Or imagine two startups, both too small to really invest in tooling. If you combine them, maybe that changes. People can specialize more. The return on building tool X scales with the number of users, so once you have enough people, you can start to make things easier for everyone.
> Keep the work parallel, the groups small, and the resources local.
That how the military gets things done, by having a trained officer corps which can think on a local level and the higher up give general guidelines for how to proceed in different situations.
I don't mean this to sound skeptical, just curious - would you say that the military gets things done better than your average tech company?
I could fill pages with complaints and criticisms of the way companies do business, but sometimes I wonder if it's a matter of being the worst way except for all the others
> would you say that the military gets things done better than your average tech company?
No, because a tech company is all about avoiding work. Tech companies do as little as possible to reach the benchmark and no more.
The military is about "Getting unit X of work done. Period." Whether that work is stupid or irrelevant is not up for debate once it's assigned. The work must get done; it will get done; there is a minimum standard; the cost is now irrelevant."
The military spends a fucking ton to get the results they get, I'd bet they put a million bucks into my training as a junior officer back then (it was a while ago). That's mostly why they get results. It wouldn't work for most businesses.
In wartime it does, usually.
I guess it depends what you mean by that exactly. Military "group" sizes range from squads (~30 people) to corps (~50,000 people). According to the article, the dyad sizes here would be huge; but my hypothesis was that point-to-point communication is often not necessary in military organizations due to the rigid structure.
The military - and many essential services like police, fire, healthcare - differ in that a majority of the work is not "doing" but "preparing". The military does not optimize towards cheaply increasing daily metrics of death and destruction, rather, it aims to use a targeted amount of force to achieve a particular national objective at the exact moment demand for that objective arises. Most units sit idle most of the time, in a runtime system with very low latency and variable throughput. The same analogy is obvious when you think of police(we don't want crimes committed), fire(we don't want lots of fires to fight), healthcare(we don't want tons of patients).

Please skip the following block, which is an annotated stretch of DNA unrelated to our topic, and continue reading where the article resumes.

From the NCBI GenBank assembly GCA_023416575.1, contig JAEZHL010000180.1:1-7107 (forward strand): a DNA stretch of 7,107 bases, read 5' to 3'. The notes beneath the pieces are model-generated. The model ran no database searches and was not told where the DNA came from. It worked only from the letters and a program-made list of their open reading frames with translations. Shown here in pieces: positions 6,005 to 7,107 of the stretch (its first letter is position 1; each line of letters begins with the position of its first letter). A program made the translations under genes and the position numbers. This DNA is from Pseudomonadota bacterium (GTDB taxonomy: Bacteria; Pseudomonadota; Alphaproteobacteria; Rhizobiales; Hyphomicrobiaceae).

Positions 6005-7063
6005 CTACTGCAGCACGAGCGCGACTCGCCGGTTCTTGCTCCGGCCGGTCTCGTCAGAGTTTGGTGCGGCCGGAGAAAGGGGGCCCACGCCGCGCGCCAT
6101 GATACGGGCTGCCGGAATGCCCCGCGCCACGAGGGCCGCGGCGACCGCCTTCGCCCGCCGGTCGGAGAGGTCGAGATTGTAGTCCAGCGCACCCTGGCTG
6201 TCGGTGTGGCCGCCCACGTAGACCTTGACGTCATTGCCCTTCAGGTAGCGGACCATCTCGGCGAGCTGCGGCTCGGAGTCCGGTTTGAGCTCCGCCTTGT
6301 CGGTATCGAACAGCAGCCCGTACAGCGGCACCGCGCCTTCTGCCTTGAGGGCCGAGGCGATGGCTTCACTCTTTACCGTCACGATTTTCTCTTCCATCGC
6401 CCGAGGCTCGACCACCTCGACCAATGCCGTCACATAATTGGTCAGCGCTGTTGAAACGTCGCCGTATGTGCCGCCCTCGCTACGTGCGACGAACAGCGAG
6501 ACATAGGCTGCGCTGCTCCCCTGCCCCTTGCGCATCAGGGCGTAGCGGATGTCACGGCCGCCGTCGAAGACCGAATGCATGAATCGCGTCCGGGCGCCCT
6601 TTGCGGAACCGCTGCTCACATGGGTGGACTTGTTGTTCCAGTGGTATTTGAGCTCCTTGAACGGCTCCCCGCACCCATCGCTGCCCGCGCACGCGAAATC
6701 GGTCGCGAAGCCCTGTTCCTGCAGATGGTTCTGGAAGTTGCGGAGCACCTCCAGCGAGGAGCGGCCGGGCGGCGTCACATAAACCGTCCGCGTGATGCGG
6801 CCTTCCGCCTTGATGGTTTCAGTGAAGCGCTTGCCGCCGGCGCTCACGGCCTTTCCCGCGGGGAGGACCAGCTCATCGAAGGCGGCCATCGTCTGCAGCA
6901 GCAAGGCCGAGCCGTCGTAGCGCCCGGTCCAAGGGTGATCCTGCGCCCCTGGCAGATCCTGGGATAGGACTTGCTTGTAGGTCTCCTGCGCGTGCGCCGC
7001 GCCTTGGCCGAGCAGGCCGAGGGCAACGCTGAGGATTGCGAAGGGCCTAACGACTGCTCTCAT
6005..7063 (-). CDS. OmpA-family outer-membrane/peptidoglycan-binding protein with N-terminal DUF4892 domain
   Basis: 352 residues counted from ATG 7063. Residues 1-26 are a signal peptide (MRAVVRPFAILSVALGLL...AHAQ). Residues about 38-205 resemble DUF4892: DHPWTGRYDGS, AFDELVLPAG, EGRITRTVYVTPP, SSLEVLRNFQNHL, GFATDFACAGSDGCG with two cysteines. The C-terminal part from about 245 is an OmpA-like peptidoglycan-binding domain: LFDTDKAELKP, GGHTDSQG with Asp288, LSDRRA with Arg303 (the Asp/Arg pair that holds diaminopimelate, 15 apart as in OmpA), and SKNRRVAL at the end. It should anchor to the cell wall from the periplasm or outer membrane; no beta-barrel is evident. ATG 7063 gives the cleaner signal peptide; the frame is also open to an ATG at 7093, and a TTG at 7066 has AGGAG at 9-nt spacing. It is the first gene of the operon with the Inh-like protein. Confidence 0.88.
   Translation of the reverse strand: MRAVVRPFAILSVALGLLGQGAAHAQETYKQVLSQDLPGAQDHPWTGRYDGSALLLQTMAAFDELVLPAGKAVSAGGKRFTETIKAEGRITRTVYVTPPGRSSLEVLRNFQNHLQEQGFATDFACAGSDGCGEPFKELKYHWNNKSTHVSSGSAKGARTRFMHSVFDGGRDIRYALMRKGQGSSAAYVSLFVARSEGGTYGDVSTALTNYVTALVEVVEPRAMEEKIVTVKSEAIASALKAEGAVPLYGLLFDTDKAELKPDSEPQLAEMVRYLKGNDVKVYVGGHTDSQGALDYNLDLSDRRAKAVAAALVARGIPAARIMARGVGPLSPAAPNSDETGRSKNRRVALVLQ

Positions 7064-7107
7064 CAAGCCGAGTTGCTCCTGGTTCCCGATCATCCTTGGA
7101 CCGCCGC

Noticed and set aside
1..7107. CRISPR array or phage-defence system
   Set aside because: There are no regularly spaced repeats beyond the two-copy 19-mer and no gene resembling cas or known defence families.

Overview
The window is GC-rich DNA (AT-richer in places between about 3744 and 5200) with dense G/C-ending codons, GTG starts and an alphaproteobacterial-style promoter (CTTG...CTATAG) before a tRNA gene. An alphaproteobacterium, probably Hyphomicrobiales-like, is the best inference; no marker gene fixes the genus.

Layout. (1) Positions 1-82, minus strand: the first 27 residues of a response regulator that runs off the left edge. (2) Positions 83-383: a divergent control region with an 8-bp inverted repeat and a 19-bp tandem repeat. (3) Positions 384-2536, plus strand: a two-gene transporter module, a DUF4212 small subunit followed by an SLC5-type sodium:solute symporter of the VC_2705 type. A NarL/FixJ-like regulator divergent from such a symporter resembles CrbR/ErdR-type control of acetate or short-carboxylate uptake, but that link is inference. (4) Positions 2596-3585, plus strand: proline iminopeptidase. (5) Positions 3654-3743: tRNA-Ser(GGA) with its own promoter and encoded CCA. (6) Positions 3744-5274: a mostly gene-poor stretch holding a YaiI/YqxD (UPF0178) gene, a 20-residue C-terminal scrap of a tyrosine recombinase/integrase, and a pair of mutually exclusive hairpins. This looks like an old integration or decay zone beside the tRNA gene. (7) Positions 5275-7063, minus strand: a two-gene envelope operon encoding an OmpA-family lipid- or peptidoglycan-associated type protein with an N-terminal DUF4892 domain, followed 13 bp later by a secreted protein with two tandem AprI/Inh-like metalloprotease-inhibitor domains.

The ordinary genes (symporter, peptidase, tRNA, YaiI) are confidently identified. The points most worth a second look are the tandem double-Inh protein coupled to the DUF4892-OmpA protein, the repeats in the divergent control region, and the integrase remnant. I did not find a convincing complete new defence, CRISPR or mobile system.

And that leads towards the extensive investments in training, doctrine, equipment, logistics etc. And so the majority of military employees are not "doing work" in the sense that a tech startup is, where every employee is directly engaged in optimizing the system's value chain - that kind of work occurs only in the core command, around the generals and planners and architects and researchers of the next war. The majority of the work is simply maintenance of the system so that the needed response is possible when called for.
And I believe this examined difference in organizational purpose also applies across a lot of businesses. The value chain is always shifting in surprising ways, but generally in the direction of lower maintenance.
Excellent explanation! The difference between these kinds of "work" is a very poignant distinction.
Exactly right, thanks for putting it better than I could.
I mean that each unit in the military has some general orders on how to proceed in their mission, but the commander has a lot of flexibility. That true for the squad the same as for the platoon, they're just different sizes. The work gets done efficiently because there isn't the need to approve each action with the next level up, but often in business they don't trust the low level manager to make those decisions.
The Air Force has the basic doctrine of "Centralized Control, Decentralized Execution". In essence, thousands of aircraft can be controlled by a single commander but only to a certain point. In practice this means that the commander tells his planners what to do and they make a plan for all of the aircraft and how they will coordinate. It is then up to the commanders of those aircraft squadrons to make sure that their aircraft are in the right place at the right time and have the desired effect.
Not necessary, and also actively inhibited via chain-of-command
I feel I myself come from a similar background to the author. We both think heavily from time to time on the theory of work in philosophical, management theory, mechanistic and (computer) scientific frames. We see correlations. However, I always fear I'm falling into some trap of reductive reasoning or worse, finding I'm really an Anti-realist at heart.
The author would do well to look into management theory, initially Harold Leavitt's Diamond in “Applied Organization Change in Industry” now more commonly distilled down to golden triangle of "People, Process and Technology".
I don't know the answer, not can I offer any overarching counter-argument but I feel a deeper understanding of lessons learned in management theory and operating models for the author might help in their next iteration.